Leading the Way in Life Science Technologies

GEN Exclusives

More »

Best of the Web

More »
Jan 15, 2009 (Vol. 29, No. 2)

Aipotu

URL:intro.bio.umb.edu/aipotu
  • Nice idea
  • Needs better design to be useful to students
I’m not quite sure what to make of a site that thinks the backwards spelling of ‘utopia’ equates with some sort of a software utopia. Aipotu was formerly known as the Molecular Genetics Explorer, and it is a free downloadable software package that attempts to simulate “the genetics, biochemistry, molecular biology, and evolution of organisms in a biologically reasonable and pedagogically relevant way.” The program contains four modules—Genetics (for explaining living things in terms of genes); Biochemistry (for explaining living things in terms of proteins); Molecular Biology (connects the first two modules to explain how genes encode proteins); and Evolution (explains how features change over time). The software looks fine as an idea, but I found it less than intuitive to use. The instructions for the program’s operation on the webpage were only slightly helpful. I’m not sure I’d recommend the current incarnation to a student hoping to learn these basic biological principles.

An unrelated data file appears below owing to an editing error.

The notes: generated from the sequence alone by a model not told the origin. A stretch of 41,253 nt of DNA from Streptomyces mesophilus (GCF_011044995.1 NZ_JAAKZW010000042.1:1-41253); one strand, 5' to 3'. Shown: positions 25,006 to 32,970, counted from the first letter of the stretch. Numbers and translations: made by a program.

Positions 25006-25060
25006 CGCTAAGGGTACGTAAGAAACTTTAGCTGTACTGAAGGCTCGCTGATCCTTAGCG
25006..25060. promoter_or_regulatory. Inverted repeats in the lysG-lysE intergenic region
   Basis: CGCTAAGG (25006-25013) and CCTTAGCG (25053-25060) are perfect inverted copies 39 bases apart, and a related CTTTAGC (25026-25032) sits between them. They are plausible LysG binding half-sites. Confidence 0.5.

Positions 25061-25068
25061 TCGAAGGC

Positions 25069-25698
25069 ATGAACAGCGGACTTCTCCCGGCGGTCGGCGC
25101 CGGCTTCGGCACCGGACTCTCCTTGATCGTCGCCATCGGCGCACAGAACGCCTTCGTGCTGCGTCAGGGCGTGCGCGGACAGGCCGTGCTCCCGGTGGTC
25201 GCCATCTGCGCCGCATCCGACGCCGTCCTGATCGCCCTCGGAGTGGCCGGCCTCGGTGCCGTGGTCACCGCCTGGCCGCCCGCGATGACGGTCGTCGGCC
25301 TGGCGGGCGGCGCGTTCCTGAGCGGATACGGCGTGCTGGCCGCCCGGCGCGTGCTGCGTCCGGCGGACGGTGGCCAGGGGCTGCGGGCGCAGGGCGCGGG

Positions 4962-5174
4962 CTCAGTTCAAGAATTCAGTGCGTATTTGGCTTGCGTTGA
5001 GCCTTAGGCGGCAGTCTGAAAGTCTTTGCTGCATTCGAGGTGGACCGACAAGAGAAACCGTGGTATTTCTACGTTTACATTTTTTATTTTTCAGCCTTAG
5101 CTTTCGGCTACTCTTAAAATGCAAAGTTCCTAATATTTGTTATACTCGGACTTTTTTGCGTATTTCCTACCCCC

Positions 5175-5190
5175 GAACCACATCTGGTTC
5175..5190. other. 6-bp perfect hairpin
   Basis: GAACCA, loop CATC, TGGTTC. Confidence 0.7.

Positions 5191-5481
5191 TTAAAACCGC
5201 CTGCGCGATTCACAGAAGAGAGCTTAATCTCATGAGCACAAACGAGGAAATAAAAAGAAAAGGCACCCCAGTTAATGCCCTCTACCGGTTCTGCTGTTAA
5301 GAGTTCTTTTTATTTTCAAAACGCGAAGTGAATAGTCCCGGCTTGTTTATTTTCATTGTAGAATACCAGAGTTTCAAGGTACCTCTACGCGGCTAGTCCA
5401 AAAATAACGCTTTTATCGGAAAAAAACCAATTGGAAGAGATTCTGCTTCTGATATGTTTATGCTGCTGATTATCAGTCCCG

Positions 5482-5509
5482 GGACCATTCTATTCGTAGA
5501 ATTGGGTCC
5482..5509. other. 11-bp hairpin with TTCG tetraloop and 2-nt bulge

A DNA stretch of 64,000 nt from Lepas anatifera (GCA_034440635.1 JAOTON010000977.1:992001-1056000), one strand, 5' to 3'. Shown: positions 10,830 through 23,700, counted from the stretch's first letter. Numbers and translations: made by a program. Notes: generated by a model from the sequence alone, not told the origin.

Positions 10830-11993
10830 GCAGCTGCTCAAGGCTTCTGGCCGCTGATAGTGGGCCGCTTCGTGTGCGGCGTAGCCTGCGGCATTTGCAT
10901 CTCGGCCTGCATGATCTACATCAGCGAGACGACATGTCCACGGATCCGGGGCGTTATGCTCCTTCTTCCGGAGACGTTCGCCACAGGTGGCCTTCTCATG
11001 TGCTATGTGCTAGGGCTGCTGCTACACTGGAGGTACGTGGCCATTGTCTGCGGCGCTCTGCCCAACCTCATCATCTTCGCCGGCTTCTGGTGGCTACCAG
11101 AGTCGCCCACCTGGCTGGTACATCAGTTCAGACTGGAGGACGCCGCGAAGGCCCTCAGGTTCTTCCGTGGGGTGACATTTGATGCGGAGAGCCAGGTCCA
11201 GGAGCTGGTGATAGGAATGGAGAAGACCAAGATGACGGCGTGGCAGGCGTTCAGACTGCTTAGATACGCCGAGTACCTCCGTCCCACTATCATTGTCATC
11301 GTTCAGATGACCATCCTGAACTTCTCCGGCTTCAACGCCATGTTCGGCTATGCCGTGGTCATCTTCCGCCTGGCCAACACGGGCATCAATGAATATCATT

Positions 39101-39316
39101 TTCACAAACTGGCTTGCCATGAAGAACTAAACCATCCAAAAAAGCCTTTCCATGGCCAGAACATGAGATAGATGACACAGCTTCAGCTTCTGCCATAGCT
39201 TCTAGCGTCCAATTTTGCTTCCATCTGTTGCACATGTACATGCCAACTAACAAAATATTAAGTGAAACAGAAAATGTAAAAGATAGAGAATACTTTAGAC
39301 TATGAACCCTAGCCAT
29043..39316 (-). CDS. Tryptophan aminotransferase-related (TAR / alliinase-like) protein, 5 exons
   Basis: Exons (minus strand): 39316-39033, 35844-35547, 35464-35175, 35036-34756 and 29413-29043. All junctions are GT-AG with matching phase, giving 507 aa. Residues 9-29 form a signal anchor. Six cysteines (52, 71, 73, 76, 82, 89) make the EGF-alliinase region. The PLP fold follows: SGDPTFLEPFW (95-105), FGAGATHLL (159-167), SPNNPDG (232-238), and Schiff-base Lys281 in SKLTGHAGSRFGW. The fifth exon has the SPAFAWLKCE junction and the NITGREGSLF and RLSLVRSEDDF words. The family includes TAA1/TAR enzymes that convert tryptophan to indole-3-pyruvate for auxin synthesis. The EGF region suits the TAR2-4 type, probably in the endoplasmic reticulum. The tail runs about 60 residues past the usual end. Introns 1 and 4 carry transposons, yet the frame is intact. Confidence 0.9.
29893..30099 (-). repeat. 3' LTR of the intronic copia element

• Key:
  • Strong Points
  • Weak Points
  • Ratings:
  • Excellent
  • Very Good
  • Good


*The opinions expressed are solely those of the author(s) and should not be construed as reflecting the viewpoints of the publisher, Genetic Engineering & Biotechnology News, Mary Ann Liebert, Inc., the publishing house, or employees and affiliates thereof.

Be sure to take the GEN Poll

Scientifically Studying Ecstasy

MDMA (commonly known as the empathogen “ecstasy”) is classified as a Schedule 1 drug, which is reserved for compounds with no accepted medical use and a high abuse potential. Two researchers from Stanford, however, call for a rigorous scientific exploration of MDMA's effects to identify precisely how the drug works, the data from which could be used to develop therapeutic compounds.

Do you agree that ecstasy should be studied for its potential therapeutic benefits?

More »